25GbE enables resellers and their customers to provide 2.5X the performance of 10Gb Ethernet, making it a cost-effective upgrade to the 10GbE infrastructure. Since 25GbE is delivered across a single lane, it provides greater switch port density and network scalability compared to 40GbE, which is actually four 10GbE lanes. Thus, it costs less, requires lower power consumption and provides higher bandwidth. What’s more, 25GbE can run over existing fiber optic cable plant designed for 10GbE, 50 or 100GbE and also 40GbE by changing the transceivers. This is a tremendous cost savings for large data centers that already use fiber cabling for 10GbE and 40GbE.

Table 2: Bandwidth comparison for 25GbE and other Ethernet speeds

Port Speed Lane Speed (Gb/s) Lanes Per Port Usable Ports Total BW (Gb/s)
10GbE 10 1 128 1280
25GbE 25 1 128 3200
40GbE 10 4 32 1280
100GbE 25 4 32 3200
Note: Ethernet switch with 3.2 Tbps capacity and 128 ports

Key Benefits of 25GbE For Server I/O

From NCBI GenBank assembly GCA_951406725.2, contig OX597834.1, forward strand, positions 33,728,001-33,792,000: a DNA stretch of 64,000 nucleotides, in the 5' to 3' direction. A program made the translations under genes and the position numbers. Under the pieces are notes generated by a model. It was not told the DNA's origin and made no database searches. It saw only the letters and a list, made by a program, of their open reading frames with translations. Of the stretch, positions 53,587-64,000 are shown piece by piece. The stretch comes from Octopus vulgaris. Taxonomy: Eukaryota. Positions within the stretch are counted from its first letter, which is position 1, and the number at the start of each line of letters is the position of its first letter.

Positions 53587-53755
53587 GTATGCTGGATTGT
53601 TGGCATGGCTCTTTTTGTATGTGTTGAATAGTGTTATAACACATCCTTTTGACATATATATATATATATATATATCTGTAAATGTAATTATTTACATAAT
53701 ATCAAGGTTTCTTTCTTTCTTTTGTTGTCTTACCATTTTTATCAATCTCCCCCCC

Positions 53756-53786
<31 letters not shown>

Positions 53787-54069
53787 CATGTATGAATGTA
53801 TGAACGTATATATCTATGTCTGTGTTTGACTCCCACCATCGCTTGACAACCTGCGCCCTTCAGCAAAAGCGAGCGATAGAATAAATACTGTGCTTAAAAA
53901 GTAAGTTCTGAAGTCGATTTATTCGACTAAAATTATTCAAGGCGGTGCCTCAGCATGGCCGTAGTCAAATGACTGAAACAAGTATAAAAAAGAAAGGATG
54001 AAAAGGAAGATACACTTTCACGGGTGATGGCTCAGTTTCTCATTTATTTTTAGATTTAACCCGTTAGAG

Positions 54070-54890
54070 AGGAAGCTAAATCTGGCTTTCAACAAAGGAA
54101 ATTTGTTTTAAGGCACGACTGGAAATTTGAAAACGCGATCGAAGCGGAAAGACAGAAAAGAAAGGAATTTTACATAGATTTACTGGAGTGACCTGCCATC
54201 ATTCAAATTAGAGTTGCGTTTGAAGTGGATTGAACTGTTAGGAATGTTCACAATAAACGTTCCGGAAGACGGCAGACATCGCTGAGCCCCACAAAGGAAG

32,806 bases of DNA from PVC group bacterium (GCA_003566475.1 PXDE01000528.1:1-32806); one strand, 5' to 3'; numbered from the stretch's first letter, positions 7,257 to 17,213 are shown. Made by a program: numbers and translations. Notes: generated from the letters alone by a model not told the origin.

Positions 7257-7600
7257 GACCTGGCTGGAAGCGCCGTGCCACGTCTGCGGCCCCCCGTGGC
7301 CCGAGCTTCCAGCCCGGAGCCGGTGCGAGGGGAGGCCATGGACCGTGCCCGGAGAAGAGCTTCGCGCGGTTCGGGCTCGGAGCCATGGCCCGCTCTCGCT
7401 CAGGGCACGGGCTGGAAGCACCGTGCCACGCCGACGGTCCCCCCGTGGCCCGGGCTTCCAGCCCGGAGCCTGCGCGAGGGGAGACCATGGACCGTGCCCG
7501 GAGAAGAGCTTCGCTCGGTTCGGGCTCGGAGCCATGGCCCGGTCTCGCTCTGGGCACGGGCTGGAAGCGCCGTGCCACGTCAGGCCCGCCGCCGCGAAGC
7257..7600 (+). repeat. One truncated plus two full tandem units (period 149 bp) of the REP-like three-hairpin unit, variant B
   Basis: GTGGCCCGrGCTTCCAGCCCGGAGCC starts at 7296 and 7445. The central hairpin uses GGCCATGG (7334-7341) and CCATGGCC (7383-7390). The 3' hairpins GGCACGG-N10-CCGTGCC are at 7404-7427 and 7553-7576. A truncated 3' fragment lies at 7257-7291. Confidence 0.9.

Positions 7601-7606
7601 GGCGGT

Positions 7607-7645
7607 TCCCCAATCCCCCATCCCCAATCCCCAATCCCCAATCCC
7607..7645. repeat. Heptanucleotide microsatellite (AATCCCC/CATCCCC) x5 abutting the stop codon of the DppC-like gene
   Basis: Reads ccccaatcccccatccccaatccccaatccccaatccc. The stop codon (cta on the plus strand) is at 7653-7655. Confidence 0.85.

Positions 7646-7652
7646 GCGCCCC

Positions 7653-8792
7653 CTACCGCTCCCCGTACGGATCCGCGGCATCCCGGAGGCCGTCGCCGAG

Maximum switch I/O performance and fabric capability: Web-scale and Cloud organizations can enjoy 2.5 times the network bandwidth performance of 10GbE. Since 25GbE is delivered across a single lane, it provides greater switch port density and network scalability, compared to 40GbE, which consumes four lanes.  Reduced capital expenditures (CAPEX) and operating expenses (OPEX): Deploying 25GbE network enables organizations to significantly reduce the required number of switches and cables, along with the considerations for the reduction of facility costs related to space, power, and cooling compared to 40GbE technology. Therefore, fewer physical network components reduce ongoing management and maintenance costs.  Leverage of existing IEEE 100GbE standard: The specification adopted by the Consortium uses a single-lane 25Gbps Ethernet link protocol that leverages existing 100GbE technology which is implemented as four 25Gbps lanes (IEEE 802.3bj) running on four fiber or copper pairs.